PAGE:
JD makes an excellent point. If you are resorting to sporadic doubleheaders in order to address a perceived issue of fairness in your league, you may only end up making things worse. However, some FFers look forward to Sundays when they play two games instead of one. For better or worse, sporadic doubleheaders are an integral part of the scheduling question that many commissioners face each year, and the readers of the July column had a number of suggestions that might be helpful to such commissioners.

Andrew speaks hypothetically (not from experience):

If I were Dan, I would just play doubleheaders for the first 11 weeks (everyone plays everyone twice which kind of nulls the importance of divisions), then start playoffs that 6 teams make and are 2 weeks per round. (Rd 1 weeks 12/13, Rd 2 weeks 14/15, Championship Weeks 16/17). I like the 2 week playoffs so it's not just one bad week that loses it.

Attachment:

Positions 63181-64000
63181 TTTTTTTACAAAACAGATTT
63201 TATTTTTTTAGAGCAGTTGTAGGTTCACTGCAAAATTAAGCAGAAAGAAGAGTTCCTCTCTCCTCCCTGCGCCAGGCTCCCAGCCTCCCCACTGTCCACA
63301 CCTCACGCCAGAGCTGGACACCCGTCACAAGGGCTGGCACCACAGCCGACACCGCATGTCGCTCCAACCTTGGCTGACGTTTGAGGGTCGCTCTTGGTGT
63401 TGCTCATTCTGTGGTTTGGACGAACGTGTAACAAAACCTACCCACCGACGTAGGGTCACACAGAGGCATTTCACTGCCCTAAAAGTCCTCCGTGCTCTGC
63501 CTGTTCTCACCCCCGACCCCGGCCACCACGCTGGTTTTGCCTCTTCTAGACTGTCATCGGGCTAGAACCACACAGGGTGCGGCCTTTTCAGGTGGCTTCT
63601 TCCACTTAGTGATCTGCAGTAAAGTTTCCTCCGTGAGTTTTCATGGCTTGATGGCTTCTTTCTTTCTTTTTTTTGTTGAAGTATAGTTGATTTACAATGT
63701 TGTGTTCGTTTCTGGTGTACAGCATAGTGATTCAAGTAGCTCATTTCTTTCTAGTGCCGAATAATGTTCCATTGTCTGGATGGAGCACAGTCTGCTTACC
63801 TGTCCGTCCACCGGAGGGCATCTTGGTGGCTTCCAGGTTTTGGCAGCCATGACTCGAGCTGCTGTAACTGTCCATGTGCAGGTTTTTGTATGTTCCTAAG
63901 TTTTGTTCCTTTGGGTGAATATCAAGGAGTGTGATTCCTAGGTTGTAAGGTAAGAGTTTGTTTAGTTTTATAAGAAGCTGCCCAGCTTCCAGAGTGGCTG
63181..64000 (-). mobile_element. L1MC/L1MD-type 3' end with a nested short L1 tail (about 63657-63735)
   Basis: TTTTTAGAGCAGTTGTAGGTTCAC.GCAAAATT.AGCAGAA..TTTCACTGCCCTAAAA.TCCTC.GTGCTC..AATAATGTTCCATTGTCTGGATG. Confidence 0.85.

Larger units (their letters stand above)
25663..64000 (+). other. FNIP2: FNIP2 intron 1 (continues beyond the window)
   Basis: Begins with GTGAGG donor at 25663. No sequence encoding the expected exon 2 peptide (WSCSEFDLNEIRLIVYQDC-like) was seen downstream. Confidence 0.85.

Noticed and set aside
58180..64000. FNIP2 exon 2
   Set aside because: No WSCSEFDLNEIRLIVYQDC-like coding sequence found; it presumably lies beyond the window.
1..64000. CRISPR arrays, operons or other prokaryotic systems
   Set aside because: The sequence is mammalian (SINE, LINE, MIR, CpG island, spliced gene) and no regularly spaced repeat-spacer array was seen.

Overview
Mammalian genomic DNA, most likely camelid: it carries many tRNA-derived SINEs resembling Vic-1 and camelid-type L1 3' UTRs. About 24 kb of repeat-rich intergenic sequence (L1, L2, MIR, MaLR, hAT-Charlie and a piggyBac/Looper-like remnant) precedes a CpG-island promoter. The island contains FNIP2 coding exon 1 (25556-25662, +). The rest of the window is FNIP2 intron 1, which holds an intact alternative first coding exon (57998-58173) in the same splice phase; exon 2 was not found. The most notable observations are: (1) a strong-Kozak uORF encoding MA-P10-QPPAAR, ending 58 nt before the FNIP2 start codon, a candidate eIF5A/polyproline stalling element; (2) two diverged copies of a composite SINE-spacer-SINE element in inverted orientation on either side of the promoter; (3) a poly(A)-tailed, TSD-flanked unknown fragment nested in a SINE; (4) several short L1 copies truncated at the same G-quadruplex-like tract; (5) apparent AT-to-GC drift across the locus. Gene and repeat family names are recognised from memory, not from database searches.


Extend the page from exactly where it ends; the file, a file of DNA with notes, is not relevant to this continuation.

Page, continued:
The nice thing about Andrew's suggestion is that if everyone plays doubleheaders all the way through the NFL's regular season bye schedule, the problem of being double-punished or double-rewarded because of certain teams being out of action in certain weeks disappears. Of course, if you are willing to consider playing two games every single week, then you might want to go whole hog and consider imitating Stephen's league:

Two years ago I completely revamped my fantasy league and set it up where every team plays each other every week, in essence playing 9 games a week in a 10-team league. I have yet to find anything negative about this approach. This is the most accurate way to ensure the 4 best, most consistent teams make the playoffs each year. I honestly can't imagine going back to the old 1-game-a-week setup. Not only does it prevent people from lucking their way to the playoffs through an easy schedule, but it keeps everyone interested that much longer since there are such big swings from week to week. I recommend it to everyone; you will not be disappointed.